The MiFID II deadline looms ever closer, but many asset managers are a long way from having compliant technology solutions ready by 3 January.
The revised Markets in Financial Instruments Directive (MiFID II) is one of the most onerous and far-reaching set of financial services regulations ever and will require significant technology spend to comply. But according to consultant Opimas, half of asset managers have not even started talking about implementing MiFID solutions yet.
These firms risk big fines for non-compliance if they are not ready. They could also lose ground to more prepared firms and miss opportunities to turn the huge changes in MiFID to their competitive advantage.
Many of the most onerous aspects of the revision – and also therefore the biggest opportunities – are around data collection. For example, firms will need to efficiently store, monitor and analyse enormous amounts of trade and transaction reporting data from a range of systems, venues and formats.
One important way they can use MiFID to compete is therefore through the use of big data tools and analytics. Many existing systems will be insufficient to handle the complexity of data analysis required in the new regulatory environment. But new systems with the latest analytical capabilities have the potential to control costs aggressively, provide flexibility and scalability, and improve business intelligence.
Anna Griem, research analyst at Opimas, says there are now trade and communication surveillance systems, for example, that can help step up the monitoring of a portfolio manager’s performance and better focus their sales and marketing. With the unbundling of research required by MiFID II, asset managers can also leverage communications crunching and trade monitoring tools to understand the value they are receiving from firms’ and analysts’ research better, she says.
David Csiki, president of technology provider Indata, says: ‘Big data analytics and reporting solutions rely on in-memory computing which is superior to traditional methods as it allows much more scalable and efficient data aggregation for MiFID II requirements, and more flexibility in analysis and reporting. Asset managers can leverage these technologies beyond compliance to aggregate, analyse and report on data for use in portfolio management, risk management and marketing, to name a few, potentially bringing competitive advantage.’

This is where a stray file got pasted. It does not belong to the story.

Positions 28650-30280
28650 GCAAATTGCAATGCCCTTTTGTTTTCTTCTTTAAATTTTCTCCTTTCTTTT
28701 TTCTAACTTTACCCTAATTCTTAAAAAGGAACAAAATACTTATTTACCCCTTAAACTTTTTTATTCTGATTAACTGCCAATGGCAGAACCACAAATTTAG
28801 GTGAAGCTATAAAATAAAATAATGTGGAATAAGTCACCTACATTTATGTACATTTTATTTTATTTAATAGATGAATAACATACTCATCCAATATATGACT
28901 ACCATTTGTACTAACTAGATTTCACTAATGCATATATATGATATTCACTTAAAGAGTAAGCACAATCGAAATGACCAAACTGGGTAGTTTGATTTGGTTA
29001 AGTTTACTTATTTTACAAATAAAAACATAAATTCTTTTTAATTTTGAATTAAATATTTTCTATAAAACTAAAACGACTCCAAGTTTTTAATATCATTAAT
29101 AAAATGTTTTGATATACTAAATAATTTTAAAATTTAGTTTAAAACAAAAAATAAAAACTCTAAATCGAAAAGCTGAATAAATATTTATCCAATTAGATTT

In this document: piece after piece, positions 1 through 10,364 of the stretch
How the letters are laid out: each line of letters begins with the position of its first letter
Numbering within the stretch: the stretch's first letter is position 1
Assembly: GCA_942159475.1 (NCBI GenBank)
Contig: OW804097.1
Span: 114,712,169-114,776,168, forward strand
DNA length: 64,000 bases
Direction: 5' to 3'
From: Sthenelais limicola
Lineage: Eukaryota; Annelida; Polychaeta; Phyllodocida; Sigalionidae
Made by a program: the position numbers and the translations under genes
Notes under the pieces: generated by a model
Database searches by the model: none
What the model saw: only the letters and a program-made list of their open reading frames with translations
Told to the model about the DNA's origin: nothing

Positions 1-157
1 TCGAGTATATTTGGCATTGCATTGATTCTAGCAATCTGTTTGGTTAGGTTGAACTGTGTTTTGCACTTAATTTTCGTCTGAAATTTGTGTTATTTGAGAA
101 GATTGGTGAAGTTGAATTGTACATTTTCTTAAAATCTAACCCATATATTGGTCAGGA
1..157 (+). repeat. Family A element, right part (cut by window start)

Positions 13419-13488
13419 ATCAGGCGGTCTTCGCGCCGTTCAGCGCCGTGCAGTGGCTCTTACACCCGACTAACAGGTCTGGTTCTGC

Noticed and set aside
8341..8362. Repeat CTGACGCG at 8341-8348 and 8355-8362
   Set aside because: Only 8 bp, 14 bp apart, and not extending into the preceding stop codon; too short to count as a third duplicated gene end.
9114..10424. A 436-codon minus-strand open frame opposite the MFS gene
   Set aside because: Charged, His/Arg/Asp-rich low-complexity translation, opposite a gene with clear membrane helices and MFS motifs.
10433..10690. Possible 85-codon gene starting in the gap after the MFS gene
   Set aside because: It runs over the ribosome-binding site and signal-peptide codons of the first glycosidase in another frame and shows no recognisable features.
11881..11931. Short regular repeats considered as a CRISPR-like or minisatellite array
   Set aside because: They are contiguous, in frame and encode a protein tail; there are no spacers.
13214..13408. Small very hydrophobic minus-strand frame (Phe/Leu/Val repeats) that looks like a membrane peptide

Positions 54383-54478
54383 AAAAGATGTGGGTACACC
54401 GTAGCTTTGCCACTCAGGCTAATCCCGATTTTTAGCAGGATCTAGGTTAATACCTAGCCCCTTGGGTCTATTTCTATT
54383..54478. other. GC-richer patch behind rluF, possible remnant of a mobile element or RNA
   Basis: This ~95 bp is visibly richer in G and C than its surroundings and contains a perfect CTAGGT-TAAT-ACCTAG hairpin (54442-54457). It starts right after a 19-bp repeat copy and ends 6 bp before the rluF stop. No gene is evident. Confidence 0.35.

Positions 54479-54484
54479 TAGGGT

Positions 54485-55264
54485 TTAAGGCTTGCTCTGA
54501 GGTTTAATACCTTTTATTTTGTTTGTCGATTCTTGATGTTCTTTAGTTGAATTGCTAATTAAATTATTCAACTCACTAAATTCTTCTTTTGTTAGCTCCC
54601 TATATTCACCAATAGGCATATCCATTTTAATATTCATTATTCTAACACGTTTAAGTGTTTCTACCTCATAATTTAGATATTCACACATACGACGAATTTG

Benefits of big data
A report by Deloitte and Elvinger Hoss looks in detail at the way asset managers can leverage their MiFID II data centralisation, integration and analytics systems.
One application for analytics is in fund distribution oversight, including areas such as product governance and suitability, target market compliance and distribution network control. A centralised data analysis platform could capture relevant data on distributors, replacing the current manual questionnaires.
This could, for example, allow for the systematic application of risk ratings for a distributor network, and flexible historical analysis. By enabling a real-time view of the firm’s full distribution network, it could also allow timely identification of exceptions in target market and product suitability requirements.
Such a data platform would also offer immediate access to other relevant data across different areas. For example, suspicious transactions could be investigated by instantaneously accessing other information such as investor holdings, transaction activity patterns, risk ratings, and customer relationship management (CRM) data.
The report says that centralised data could also enable real-time, dynamic monitoring of investor behaviour, including transaction monitoring based on characteristics such as domicile or investor type, real-time notifications of suspicious or unusual behaviour, or the classification of investors based on criteria such as profitability, liquidity risk and longevity.
Time to catch up
In other industries, use of data analytics is an attribute of competitive, high performing organisations.
The asset management industry, although late in joining the analytics game, will be the same. Currently, it is ignoring vast amounts of information, due to a lack of capability and capacity to integrate and analyse data properly across different systems and organisations, concludes Deloitte and Elvinger Hoss.
Data is currently often locked up in silos and with market data providers, so a big data solution to MiFID II brings opportunities to integrate data into a common source, and use it to improve business intelligence as described above.
This is about to change as industry participants start to discover the opportunities and value in employing data analytics to address regulatory challenges.
This will not be easy, as managing data will be one of the biggest and most expensive challenges of MiFID II. But firms have an opportunity to effect a technological transformation and, as in other industries, those who embrace data analytics today will be the leaders of tomorrow.
The European Union (EU) MiFID II regulations, which come into effect in January 2018, will have a huge impact on the asset management industry. But many managers do not yet have the technological solutions to comply and thrive in the new regime and software providers expect a capacity crunch as investment houses rush to prepare. We look at some of the issues and opportunities.
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